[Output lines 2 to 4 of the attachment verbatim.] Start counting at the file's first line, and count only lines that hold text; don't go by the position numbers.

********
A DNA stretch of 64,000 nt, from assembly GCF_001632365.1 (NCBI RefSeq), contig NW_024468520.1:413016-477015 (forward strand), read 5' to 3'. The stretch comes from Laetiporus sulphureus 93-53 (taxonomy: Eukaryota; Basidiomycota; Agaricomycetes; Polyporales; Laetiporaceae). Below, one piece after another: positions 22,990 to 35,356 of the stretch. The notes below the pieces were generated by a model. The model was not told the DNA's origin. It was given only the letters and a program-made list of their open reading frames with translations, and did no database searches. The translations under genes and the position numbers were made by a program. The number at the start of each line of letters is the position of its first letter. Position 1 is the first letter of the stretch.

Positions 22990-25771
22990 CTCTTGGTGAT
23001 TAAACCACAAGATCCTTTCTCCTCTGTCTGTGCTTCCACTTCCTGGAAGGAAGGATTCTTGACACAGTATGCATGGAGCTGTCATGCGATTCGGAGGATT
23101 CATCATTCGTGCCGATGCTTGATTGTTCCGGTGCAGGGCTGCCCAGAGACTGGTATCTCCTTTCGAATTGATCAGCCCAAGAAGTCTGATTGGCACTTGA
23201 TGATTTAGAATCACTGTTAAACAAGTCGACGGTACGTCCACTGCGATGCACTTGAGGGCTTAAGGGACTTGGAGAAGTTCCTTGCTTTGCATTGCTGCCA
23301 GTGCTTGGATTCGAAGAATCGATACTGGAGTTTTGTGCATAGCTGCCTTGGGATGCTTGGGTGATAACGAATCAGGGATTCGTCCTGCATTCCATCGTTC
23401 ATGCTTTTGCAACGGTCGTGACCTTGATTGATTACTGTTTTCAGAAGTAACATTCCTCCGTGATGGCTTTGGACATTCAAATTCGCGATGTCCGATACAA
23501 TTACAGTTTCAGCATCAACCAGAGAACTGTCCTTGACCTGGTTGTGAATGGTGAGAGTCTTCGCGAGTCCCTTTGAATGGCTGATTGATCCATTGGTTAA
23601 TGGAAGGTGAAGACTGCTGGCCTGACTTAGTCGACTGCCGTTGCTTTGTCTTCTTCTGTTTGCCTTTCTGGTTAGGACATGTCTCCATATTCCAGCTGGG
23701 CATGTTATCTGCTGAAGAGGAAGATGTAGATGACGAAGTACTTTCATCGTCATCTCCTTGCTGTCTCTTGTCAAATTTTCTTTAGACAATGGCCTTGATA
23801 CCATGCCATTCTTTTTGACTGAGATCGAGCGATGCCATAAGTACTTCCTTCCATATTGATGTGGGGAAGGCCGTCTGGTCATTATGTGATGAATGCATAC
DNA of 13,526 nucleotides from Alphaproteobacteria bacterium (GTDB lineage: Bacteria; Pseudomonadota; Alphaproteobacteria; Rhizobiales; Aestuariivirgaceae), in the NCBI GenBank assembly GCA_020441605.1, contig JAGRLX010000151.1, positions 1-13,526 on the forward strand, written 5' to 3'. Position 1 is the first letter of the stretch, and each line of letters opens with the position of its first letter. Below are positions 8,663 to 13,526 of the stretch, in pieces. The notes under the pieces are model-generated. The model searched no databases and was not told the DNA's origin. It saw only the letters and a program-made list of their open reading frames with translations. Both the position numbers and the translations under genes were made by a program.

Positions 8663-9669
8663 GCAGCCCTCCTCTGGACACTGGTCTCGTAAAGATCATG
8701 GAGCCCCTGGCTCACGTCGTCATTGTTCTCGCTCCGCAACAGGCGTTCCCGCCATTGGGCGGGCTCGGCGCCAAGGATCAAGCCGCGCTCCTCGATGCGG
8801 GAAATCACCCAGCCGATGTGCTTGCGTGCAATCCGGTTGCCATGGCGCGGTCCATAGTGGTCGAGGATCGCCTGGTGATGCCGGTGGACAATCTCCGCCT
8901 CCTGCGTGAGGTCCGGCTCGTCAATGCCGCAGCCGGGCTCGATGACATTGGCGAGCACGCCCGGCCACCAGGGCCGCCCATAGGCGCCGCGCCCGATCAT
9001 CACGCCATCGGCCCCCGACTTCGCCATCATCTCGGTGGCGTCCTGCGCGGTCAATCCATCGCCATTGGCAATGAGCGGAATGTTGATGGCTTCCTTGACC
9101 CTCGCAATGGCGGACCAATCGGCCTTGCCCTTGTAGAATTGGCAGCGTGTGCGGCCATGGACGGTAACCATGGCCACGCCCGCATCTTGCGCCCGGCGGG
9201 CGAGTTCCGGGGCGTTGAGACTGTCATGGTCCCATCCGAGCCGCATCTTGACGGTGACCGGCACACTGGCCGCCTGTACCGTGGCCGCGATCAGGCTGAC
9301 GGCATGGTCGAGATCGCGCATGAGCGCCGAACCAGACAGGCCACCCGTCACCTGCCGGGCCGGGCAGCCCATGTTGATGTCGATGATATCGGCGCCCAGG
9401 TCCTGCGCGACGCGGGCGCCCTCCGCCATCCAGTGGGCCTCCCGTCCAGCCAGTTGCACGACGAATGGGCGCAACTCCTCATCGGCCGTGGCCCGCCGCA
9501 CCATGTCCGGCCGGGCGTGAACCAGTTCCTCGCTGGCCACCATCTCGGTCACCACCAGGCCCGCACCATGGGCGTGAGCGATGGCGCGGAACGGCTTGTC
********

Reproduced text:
Positions 22990-25771
22990 CTCTTGGTGAT
23001 TAAACCACAAGATCCTTTCTCCTCTGTCTGTGCTTCCACTTCCTGGAAGGAAGGATTCTTGACACAGTATGCATGGAGCTGTCATGCGATTCGGAGGATT